Tuesday, February 14, 2012


Just last night we were caught up in the contagious joy of the nation, celebrating as Zambia won the African cup for the first time. People were on their knees praying, tears of pride streaming down their faces; families were dressed in the colors of the Zambian flag, singing and dancing; cab drivers drove up and down the streets honking, and cheering from out their windows. Just last night, we too shared that excitement. Earlier today we delivered a healthy baby girl, and felt elated when we heard that loud, robust cry of a new life. These moments of joy were short lived though, quickly replaced by a hardship that neither of us have­­ experienced before: the loss of a child, an innocent life. That seems to be how it works here, each wave of fulfillment and happiness is quickly followed by a ­­­tragic sight or sound that leaves us slumped over, fighting for air and to regain our own thoughts.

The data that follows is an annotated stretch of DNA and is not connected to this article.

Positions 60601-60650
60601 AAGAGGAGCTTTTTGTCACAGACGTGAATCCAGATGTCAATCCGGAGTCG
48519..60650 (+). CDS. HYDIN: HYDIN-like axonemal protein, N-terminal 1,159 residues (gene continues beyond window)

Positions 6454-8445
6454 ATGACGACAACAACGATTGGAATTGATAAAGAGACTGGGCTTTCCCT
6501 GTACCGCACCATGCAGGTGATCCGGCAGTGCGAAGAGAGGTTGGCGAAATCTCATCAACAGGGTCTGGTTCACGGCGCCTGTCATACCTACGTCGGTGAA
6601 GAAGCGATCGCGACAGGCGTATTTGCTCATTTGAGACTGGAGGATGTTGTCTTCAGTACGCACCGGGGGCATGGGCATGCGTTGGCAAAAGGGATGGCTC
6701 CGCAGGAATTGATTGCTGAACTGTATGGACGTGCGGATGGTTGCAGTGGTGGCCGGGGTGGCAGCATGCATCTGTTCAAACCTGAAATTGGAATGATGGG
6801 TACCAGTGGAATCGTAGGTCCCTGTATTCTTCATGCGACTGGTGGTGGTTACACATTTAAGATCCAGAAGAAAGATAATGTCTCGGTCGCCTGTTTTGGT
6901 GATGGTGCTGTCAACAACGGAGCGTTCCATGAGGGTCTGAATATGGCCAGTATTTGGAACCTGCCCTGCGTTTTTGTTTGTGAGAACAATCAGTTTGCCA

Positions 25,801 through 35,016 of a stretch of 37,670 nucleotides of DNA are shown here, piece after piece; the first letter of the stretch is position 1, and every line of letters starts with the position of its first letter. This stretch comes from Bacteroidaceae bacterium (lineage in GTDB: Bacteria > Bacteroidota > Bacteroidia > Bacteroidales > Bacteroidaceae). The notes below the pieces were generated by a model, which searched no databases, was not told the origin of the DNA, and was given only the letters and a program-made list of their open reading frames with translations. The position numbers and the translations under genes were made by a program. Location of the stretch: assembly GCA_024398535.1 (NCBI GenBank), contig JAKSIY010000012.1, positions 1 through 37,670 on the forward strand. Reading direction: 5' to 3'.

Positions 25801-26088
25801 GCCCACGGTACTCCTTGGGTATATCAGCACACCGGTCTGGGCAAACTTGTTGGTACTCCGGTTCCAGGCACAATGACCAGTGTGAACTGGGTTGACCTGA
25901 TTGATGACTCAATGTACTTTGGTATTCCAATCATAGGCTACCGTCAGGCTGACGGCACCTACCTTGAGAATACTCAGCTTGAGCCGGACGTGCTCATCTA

17:03-the time we called the code, and stopped resuscitating his tiny, limp body. We stood there stunned, eyes blurry and hearts racing, as we peeled off the tape holding his I.V and NG tube in place. We closed his eyes and placed his hands over his chest before covering him with a sheet, like we do with our adult patients who die at home. It didn’t seem right. His body looked too tiny, and his eyes still looked so full of life, it felt wrong to close them.